Jan. 27 2010 12:00 AM

An aggregator of Lansing government happenings

The stalemate between the Bernero administration and the Lansing City Council over the sale of the North Capitol Avenue parking lot to Lansing Community College might be on its way to being broken.

Jerry Ambrose, the mayor’s chief of staff, said that the city “might” open up the sale of the ramp to anyone. It had not done so previously, Ambrose said, because the administration thought it could garner enough Council support to sell it to Lansing Community College. Ambrose qualified the “might” with a “but,” saying that Lansing Mayor Virg Bernero is the only who could decide whether to open up the ramp for sale to anyone.

Quizzed about the possibility after Monday night’s State of the City address, Bernero said that he’s hasn’t talked with his “team” since a Council vote last Thursday on a public hearing to sell the ramp to LCC. To do so, he said, the ramp would have to be reappraised — when the idea to sell the ramp to LCC came up in 2008, the ramp was appraised at a nonprofit rate.

Their comments followed the Council’s latest rejection of the administration’s plan to sell it to Lansing Community College. The Council, meeting as the Committee of the Whole, voted 4-2 last week not to schedule a public hearing on the plan.

If the administration does back down, it will be a victory for local developer Joel Ferguson, who has offered to buy the ramp. The Council cannot consider Ferguson’s $2.9 million offer — $100,000 higher than LCC’s —because Bernero said so: Only the mayor can bring to the Council offers to sell city property, and he chose not to bring Ferguson’s offer forward.

Bernero still expressed concern that LCC would build a new ramp near Capitol Avenue and siphon parkers away.

However, at last Thursday’s committee meeting, Chris Strugar-Fritsch, LCC’s director of administrative services, told the Council that the college has no plans to build a new ramp.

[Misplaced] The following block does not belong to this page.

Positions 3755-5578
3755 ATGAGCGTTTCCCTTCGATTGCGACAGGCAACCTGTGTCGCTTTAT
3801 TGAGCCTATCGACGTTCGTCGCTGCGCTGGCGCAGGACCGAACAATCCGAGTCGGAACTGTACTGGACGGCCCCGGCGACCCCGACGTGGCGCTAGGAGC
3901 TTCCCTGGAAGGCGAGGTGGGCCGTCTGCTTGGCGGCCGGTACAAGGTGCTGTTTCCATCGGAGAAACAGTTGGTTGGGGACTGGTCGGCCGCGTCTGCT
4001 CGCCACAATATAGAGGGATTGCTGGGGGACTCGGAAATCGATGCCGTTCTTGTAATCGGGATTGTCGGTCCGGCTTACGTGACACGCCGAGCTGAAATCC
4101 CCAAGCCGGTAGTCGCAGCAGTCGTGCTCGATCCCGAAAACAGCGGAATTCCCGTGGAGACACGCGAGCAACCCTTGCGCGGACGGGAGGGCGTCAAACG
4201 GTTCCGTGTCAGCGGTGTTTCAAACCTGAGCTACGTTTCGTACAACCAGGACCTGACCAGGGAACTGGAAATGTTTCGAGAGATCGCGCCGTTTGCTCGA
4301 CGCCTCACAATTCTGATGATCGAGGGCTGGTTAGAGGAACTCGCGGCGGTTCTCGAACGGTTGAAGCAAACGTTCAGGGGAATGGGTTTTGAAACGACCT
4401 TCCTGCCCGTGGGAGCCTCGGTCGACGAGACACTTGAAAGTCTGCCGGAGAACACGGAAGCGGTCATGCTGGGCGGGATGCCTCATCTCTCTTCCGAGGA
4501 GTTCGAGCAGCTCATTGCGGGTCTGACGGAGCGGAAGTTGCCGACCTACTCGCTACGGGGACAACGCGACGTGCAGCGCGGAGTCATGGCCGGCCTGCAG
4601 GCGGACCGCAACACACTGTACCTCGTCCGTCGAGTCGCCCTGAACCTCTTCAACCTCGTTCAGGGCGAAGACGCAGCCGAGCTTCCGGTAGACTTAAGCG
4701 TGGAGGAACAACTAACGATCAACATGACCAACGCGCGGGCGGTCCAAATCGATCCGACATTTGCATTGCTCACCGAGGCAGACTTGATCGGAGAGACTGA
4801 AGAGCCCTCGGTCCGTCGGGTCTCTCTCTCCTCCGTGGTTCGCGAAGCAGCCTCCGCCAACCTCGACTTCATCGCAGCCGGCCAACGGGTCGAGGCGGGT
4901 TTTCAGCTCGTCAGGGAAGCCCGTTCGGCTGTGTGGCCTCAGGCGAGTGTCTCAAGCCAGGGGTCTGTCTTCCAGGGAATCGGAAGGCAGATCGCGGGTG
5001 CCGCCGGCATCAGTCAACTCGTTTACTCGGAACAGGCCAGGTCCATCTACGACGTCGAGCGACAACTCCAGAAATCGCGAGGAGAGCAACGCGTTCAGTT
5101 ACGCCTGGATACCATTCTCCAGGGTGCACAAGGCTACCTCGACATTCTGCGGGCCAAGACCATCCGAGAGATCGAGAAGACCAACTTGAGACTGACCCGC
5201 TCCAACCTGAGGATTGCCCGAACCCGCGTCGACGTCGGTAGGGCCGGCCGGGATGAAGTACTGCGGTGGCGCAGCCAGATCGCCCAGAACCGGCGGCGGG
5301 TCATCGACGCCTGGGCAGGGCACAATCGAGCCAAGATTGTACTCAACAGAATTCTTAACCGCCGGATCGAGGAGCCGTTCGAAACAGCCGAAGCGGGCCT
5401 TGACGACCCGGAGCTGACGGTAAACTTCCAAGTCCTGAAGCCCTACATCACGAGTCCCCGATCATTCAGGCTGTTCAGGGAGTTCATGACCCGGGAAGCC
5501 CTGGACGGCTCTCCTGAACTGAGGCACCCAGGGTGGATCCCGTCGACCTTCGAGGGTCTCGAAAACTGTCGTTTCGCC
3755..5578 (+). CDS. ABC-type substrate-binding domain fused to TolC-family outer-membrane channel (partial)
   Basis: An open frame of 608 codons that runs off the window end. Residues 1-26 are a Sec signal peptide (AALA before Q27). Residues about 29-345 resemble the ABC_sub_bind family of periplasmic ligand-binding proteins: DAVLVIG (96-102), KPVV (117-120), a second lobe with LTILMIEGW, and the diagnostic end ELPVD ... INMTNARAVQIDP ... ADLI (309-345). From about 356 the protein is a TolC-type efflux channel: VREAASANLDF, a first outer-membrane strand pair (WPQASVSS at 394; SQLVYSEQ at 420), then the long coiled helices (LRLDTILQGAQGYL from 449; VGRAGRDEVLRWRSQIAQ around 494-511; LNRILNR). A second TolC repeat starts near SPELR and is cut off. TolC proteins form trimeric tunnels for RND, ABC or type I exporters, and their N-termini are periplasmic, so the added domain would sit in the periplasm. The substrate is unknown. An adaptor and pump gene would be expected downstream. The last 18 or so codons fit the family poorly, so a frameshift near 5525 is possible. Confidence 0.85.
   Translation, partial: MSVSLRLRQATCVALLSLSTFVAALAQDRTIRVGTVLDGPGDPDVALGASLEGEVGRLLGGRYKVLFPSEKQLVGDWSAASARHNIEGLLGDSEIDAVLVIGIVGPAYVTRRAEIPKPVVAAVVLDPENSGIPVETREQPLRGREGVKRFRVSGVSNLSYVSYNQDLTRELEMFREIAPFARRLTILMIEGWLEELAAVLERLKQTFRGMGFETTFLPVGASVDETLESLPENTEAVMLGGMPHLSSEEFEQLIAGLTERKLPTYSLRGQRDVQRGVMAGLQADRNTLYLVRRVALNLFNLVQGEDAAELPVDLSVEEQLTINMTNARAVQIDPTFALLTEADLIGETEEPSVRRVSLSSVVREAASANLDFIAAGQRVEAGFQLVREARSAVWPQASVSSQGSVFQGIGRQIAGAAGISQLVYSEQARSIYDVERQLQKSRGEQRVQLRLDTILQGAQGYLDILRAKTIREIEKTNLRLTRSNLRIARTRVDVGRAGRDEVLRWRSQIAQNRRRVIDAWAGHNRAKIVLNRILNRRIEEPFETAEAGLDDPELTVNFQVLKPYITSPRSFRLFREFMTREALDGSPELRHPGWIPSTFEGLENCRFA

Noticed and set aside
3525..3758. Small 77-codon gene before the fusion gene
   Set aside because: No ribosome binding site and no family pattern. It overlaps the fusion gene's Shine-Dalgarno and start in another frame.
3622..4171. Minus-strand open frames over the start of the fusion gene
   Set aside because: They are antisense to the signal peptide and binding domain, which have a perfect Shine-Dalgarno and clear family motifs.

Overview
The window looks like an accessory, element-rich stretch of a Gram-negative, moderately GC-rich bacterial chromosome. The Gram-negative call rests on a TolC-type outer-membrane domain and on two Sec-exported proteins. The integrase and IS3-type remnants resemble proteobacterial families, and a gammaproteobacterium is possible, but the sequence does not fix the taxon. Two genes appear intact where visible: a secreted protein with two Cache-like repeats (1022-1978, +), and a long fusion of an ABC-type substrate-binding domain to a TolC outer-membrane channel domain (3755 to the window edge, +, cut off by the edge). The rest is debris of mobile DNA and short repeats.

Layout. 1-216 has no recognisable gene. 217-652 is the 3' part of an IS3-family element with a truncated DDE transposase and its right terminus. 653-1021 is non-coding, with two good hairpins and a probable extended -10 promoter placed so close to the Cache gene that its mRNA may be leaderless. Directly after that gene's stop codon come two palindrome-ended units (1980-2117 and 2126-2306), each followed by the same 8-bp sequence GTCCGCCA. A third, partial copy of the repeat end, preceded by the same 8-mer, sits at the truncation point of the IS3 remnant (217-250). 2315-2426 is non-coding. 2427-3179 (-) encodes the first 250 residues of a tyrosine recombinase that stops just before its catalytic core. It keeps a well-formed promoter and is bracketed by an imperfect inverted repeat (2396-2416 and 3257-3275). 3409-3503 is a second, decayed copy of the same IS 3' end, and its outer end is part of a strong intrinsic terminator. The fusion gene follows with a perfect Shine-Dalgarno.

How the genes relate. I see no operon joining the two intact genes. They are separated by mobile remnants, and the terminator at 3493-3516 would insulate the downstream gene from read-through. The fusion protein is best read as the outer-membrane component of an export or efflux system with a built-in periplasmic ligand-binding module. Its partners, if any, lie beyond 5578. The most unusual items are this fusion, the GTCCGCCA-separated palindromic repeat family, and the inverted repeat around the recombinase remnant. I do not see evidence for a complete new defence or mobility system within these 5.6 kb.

At-Large Council members Carol Wood, Brian Jeffries and Derrick Quinney and First Ward Councilman Eric Hewitt voted against the public hearing. Vice President Kathie Dunbar and Fourth Ward Councilwoman Jessica Yorko voted for the public hearing, with President A’Lynne Robinson and Second Ward Councilwoman Tina Houghton absent. Hewitt and Wood have always voted “no” on selling to LCC (Jeffries voted “yes” on the second vote last spring), but Quinney’s vote was surprising.

Quinney said that his vote was based on the Council’s inability to also consider Ferguson’s offer. As a part of his offer, Ferguson had included a “reverter clause” — which means that, if after two years of owning the ramp, he didn’t lease it to LCC, he would give it back to the city. “How do you not at least consider that proposal?” Quinney asked.

In other City Council doings, Robinson has changed the format of Council meetings. Starting Feb. 1, City Council will adjourn into
a Committee of the Whole meeting on the first and third Mondays,
resulting in no final actions or public hearings those weeks. Regular Council meetings will be held on alternate Mondays. If there is a fifth Monday in the month, the Council will meet as the Committee of the Whole. Both CoW and regular Council meetings will be televised.

meetings will no longer be held on Thursday afternoons, as they have
been in recent years. Robinson said it was difficult for most Council
members to make those meetings because of full-time jobs. Moreover, the public was inconvenienced over parking.

Bernero delivered his state of the city speech — “We build the future!” — on Monday night. The speech was reminiscent of Barack Obama’s address
to Congress last February where every few sentences were interrupted by
applause. But aside from announcing several new initiatives — an end-youth-violence program, turning the Red Cedar property near Frandor into a park— Bernero sounded like he was already campaigning for governor (a few people stood outside the Southside Community Center holding signs decrying the mayor as a job hopper).

his speech:

“Reviving the American dream here in Michigan for us and
our children will not be easy, but I believe we will do it. The very
successes we have begun here in Lansing can become a model for all of

“Today we are still pioneers, cutting a new path through some pretty thick brush to get to the next Lansing and the next Michigan.”